How to | Irrigation System Spring Start-up

A familiar cycle of events

For those of us in climates that reach freezing temperatures during the winter months, we are all too familiar with having to winterize our irrigation systems and starting them up in the spring. Most homeowners rely on professional help to winterize their system because of the need for special equipment. Spring start-ups can be done without having to have a large air compressor or cost prohibitive tools. With that in mind here is a handy check list to help get an irrigation system ready for the year.

*A word of warning: Do not start your system too early. Be sure that you have had the last frost of the spring to avoid potential damage to your irrigation system.

Activating Your Irrigation System

The first step is to locate your backflow preventer. Your irrigation contractor may have removed your device and given it to you to store inside to protect it from theft.  Once in hand, re-attach your backflow prevention device to the place from which it was removed. Be sure to pay attention to the direction of water flow to avoid installing the device backward. Once attached you will need to un-winterize the backflow by closing all the test cocks, opening the shut-off valves all the way, and tightening the bolts around the diaphragm, being careful to not over tighten.

Once step one is complete, go to your systems control panel and power it on. Set up scheduling as needed for water coverage and do so with care. A correct watering schedule saves your plants and your wallet as watering too much or too little can damage your lawn and landscape. Next, manually run your first irrigation zone. This is important to do BEFORE turning on any water. Having the valve open helps to lessen the possibility of damage from the water filling the system.

Turning the Water on

Now locate the main water shut-off valve to the system and slowly turn it on. This is arguably the most critical part of the process. Turning the water on too fast could create a water-hammer-type situation and damage various components of the system.

After a few minutes the system will be fully charged and the activated zone should start performing as normal. Be on the lookout for water pooling or bubbling from the ground, as these warning signs could indicate you have a leak. Continue this process for the remainder of the zones. If the pressure seems low or none of the zones function, you may have a leak underground somewhere.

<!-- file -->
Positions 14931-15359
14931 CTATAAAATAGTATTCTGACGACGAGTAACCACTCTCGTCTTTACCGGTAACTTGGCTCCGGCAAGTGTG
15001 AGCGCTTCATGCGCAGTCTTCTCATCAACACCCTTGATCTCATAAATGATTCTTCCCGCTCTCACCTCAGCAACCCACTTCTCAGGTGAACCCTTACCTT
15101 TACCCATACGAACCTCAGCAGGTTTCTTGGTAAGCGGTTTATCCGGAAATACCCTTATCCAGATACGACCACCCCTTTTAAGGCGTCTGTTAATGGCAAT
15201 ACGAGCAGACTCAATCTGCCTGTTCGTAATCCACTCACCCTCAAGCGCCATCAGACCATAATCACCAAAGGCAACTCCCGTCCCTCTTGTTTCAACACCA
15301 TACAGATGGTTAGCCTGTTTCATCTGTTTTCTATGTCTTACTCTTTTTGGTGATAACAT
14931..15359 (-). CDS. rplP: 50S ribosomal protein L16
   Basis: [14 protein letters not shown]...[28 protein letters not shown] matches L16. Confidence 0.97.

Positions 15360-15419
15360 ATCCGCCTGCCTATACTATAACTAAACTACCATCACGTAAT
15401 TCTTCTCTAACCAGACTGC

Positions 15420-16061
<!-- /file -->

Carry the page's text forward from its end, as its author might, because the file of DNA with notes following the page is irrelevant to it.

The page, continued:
Visual Inspection

Visually inspect all the components of the zone and mark any repairs that need to be made so you can come back to them. Check the irrigation sprinkler heads, making sure they are rotating properly and spraying in the correct places. Clean any dirt and debris from clogged nozzles that affect spray patterns.  Be on the lookout for water pooling or bubbling from the ground, as these warning signs could indicate you have a leak. With all the above completed, visually inspect your backflow preventer while it is under pressure for any leaks. If that looks good, check the water meter tied to the irrigation system. There should be a small leak indicator dial on the meter. Verify that your irrigation system is leak free. Now it is time to go back and make any changes or repairs you marked during the run through.

Congratulations! Your Irrigation System is Activated for the Season

Once you are satisfied with all your repairs, allow any glue that was used sufficient time to cure, and then you are ready for use. Turning on your irrigation system can be a complicated process. If you are unsure, do not hesitate to hire a professional. A certified company who knows irrigation systems does such all the time and can get the job done quickly and correctly. Any irrigation system that may need repairs can be immediately addressed and corrected by an irrigation technician who will most likely have any parts needed for repair on hand.  Then your lawn and plants will thrive with the proper watering cycle from your irrigation system for the rest of the growing season.

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